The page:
Away from Her

Kris Kringle has “a lover’s quarrel with the world” (Miracle on 34th Street, dir. George Seaton). Second childhood (The Return of the Soldier, dir. Alan Bridges, with Julie Christie). A rival (Last Tango in Paris, dir. Bernardo Bertolucci).

The botched production is Canada’s contribution to the digital film industry.

Roger Ebert (Chicago Sun-Times) could not see a plot, therefore “a heartbreaking masterpiece, has the courage to simply observe the devastation of the disease.”

A.O. Scott of the New York Times wrote, “I can’t remember the last time the movies yielded up a love story so painful, so tender and so true” (so Michael Wilmington of the Chicago Tribune, “summoning us to radiance”), my italics as one might say.

Ella Taylor (Village Voice) was unsure about the ending, which may have been “another turn of the screw in a life without guarantees” (this comes of putting theaters in shopping malls, even the Academy Awards).

Marjorie Baumgarten (Austin Chronicle), “a phantom of a movie whose beautiful flakes”, do you mark that, reader, “fall into the deep crevices of memory long after the seasons change,” that’s prose with a vengeance.

It turned every critic into Jerry Springer for a day. Rene Rodriquez of the Miami Herald identified “the story’s themes—the nature of love, the role of sex in relationships and the ways in which we learn to make peace with our guilty consciences,” and said they “are relevant no matter what age you happen to be.” Many wrote “heartbreaking”, like Carrie Rickey of the Philadelphia Inquirer, “heartbreaking elegy to mature love that honors the lovers and the long, neurodegenerative tango that is their last,” which at least takes note of the structure. Ty Burr (Boston Globe) topped them all, “the answer is both frightening and comforting: More love. Unspecified love. Universal love.”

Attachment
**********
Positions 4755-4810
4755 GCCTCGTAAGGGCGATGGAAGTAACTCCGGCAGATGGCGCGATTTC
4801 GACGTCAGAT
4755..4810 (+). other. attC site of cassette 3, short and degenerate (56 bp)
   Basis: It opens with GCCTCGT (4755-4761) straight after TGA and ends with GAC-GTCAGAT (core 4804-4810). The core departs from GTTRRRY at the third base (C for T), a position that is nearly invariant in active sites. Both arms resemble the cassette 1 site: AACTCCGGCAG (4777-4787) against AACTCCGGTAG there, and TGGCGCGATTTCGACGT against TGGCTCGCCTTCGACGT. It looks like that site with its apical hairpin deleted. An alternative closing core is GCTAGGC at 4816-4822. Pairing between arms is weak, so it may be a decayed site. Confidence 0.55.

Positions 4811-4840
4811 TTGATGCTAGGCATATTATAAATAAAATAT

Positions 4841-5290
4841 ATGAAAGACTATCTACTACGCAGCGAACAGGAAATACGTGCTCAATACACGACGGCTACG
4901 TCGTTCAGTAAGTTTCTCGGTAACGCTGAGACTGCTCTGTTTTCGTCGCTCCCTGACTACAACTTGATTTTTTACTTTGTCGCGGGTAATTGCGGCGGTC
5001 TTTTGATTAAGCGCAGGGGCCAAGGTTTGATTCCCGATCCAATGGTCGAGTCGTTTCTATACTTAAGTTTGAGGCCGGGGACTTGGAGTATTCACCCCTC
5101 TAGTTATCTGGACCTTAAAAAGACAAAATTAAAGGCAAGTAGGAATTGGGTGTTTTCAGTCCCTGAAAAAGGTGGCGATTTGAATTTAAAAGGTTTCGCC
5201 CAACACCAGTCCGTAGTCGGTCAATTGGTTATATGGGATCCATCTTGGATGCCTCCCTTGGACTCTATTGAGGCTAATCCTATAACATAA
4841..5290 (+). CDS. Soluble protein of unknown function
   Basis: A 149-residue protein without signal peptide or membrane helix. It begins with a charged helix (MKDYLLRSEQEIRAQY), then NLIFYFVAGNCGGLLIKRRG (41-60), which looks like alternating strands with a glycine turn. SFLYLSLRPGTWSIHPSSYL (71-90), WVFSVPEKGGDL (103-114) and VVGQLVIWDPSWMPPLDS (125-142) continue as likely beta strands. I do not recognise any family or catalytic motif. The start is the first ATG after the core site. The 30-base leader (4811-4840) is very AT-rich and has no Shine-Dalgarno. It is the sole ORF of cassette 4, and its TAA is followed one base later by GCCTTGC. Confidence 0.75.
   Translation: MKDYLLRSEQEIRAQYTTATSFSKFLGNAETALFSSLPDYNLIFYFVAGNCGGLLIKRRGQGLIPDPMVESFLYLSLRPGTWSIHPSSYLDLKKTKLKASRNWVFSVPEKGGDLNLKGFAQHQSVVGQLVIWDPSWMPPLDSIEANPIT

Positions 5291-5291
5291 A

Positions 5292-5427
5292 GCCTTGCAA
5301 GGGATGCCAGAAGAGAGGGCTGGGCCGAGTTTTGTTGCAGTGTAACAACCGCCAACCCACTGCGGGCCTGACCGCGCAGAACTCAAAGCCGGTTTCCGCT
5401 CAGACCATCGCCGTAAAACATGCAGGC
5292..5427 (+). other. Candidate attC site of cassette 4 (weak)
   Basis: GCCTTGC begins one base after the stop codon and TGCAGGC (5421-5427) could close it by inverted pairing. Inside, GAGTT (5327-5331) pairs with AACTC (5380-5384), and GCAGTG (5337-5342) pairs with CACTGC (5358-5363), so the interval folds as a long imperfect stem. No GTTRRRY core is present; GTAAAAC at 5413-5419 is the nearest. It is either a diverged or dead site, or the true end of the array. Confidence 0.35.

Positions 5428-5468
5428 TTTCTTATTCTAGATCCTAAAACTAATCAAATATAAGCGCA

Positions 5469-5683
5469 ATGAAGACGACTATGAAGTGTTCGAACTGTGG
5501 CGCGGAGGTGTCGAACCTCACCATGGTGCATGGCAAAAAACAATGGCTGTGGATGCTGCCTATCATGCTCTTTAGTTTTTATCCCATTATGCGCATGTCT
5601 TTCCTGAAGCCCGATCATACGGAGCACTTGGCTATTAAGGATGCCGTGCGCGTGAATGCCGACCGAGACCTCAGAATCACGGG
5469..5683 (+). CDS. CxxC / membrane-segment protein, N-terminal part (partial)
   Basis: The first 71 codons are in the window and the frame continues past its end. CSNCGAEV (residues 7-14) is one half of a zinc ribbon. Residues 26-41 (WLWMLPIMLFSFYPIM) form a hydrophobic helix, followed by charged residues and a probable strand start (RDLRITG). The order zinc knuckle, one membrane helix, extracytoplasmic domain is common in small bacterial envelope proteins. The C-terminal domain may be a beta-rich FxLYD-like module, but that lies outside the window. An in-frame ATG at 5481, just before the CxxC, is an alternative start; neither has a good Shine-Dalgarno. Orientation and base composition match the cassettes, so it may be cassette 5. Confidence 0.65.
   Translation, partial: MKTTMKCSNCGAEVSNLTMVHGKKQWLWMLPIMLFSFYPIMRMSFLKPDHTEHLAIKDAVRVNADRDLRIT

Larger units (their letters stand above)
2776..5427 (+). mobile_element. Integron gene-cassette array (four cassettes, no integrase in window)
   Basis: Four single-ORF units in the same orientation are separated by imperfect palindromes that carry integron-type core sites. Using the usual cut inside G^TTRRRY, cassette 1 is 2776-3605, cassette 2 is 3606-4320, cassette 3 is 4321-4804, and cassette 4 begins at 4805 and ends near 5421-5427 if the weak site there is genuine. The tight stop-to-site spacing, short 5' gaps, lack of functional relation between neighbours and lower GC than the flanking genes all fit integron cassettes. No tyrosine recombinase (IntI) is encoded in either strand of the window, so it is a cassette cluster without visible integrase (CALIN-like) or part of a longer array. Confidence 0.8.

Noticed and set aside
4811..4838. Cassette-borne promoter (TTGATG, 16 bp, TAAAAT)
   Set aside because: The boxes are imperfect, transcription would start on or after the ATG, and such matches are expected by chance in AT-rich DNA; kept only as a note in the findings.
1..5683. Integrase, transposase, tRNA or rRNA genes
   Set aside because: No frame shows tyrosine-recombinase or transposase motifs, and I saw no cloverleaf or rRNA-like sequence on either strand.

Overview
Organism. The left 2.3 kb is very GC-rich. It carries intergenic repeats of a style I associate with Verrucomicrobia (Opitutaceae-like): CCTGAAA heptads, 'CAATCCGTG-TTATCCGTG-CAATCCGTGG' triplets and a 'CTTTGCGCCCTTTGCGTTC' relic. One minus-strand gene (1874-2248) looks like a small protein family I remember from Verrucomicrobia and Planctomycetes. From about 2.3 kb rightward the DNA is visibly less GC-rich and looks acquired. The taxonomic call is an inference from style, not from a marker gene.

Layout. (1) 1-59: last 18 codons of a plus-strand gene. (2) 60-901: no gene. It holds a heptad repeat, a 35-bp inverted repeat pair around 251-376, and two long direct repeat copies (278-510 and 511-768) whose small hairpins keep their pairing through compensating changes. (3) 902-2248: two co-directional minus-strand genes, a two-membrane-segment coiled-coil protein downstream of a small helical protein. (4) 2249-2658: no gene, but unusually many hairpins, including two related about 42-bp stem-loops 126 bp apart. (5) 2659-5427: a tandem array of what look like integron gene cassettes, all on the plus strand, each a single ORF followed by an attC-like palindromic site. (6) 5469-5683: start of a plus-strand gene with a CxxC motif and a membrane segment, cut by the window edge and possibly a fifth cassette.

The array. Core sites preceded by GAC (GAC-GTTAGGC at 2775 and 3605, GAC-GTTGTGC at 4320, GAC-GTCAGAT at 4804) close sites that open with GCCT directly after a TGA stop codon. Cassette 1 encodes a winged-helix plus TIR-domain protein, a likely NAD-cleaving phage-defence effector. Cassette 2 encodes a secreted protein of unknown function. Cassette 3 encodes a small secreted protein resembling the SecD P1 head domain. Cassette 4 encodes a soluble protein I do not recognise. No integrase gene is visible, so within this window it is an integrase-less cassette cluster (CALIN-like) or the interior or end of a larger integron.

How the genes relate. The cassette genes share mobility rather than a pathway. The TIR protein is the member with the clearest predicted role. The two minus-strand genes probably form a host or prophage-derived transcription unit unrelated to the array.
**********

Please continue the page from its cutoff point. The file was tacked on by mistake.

Back home in Toronto, “a film rich in paradoxes” (Liam Lacey, Globe and Mail). Some divergence of views, “too romanticized” (Peter Rainer, Christian Science Monitor), and so on down the line.

Peter Bradshaw of the Guardian summons up a “Nietzschean maxim” and cavils about Vietnam, “just one false note”.

Time Out takes issue with “the resolution (of sorts)”, it’s “certainly less credible than the journey” (Dave Calhoun).